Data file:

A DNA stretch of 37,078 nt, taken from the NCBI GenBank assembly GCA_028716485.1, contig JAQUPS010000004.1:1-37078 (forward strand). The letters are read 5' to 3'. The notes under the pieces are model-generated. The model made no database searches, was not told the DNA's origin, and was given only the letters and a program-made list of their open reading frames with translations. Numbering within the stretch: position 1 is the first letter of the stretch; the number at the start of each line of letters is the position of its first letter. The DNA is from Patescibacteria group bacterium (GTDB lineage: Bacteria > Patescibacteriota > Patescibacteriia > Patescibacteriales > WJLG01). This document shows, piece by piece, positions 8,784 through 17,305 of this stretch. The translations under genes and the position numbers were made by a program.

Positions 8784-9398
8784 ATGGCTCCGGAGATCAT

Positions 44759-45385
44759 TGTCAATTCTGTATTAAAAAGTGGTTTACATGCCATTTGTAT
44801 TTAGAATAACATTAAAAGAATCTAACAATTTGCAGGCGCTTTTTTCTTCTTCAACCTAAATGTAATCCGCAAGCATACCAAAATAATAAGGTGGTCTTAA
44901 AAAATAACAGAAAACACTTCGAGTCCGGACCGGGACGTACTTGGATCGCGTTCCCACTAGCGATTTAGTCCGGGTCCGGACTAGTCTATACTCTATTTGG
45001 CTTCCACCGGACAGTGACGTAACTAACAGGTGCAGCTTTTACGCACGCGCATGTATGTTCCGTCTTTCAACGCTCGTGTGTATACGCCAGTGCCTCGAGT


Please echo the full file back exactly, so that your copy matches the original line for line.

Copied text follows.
A DNA stretch of 37,078 nt, taken from the NCBI GenBank assembly GCA_028716485.1, contig JAQUPS010000004.1:1-37078 (forward strand). The letters are read 5' to 3'. The notes under the pieces are model-generated. The model made no database searches, was not told the DNA's origin, and was given only the letters and a program-made list of their open reading frames with translations. Numbering within the stretch: position 1 is the first letter of the stretch; the number at the start of each line of letters is the position of its first letter. The DNA is from Patescibacteria group bacterium (GTDB lineage: Bacteria > Patescibacteriota > Patescibacteriia > Patescibacteriales > WJLG01). This document shows, piece by piece, positions 8,784 through 17,305 of this stretch. The translations under genes and the position numbers were made by a program.

Positions 8784-9398
8784 ATGGCTCCGGAGATCAT

Positions 44759-45385
44759 TGTCAATTCTGTATTAAAAAGTGGTTTACATGCCATTTGTAT
44801 TTAGAATAACATTAAAAGAATCTAACAATTTGCAGGCGCTTTTTTCTTCTTCAACCTAAATGTAATCCGCAAGCATACCAAAATAATAAGGTGGTCTTAA
44901 AAAATAACAGAAAACACTTCGAGTCCGGACCGGGACGTACTTGGATCGCGTTCCCACTAGCGATTTAGTCCGGGTCCGGACTAGTCTATACTCTATTTGG
45001 CTTCCACCGGACAGTGACGTAACTAACAGGTGCAGCTTTTACGCACGCGCATGTATGTTCCGTCTTTCAACGCTCGTGTGTATACGCCAGTGCCTCGAGT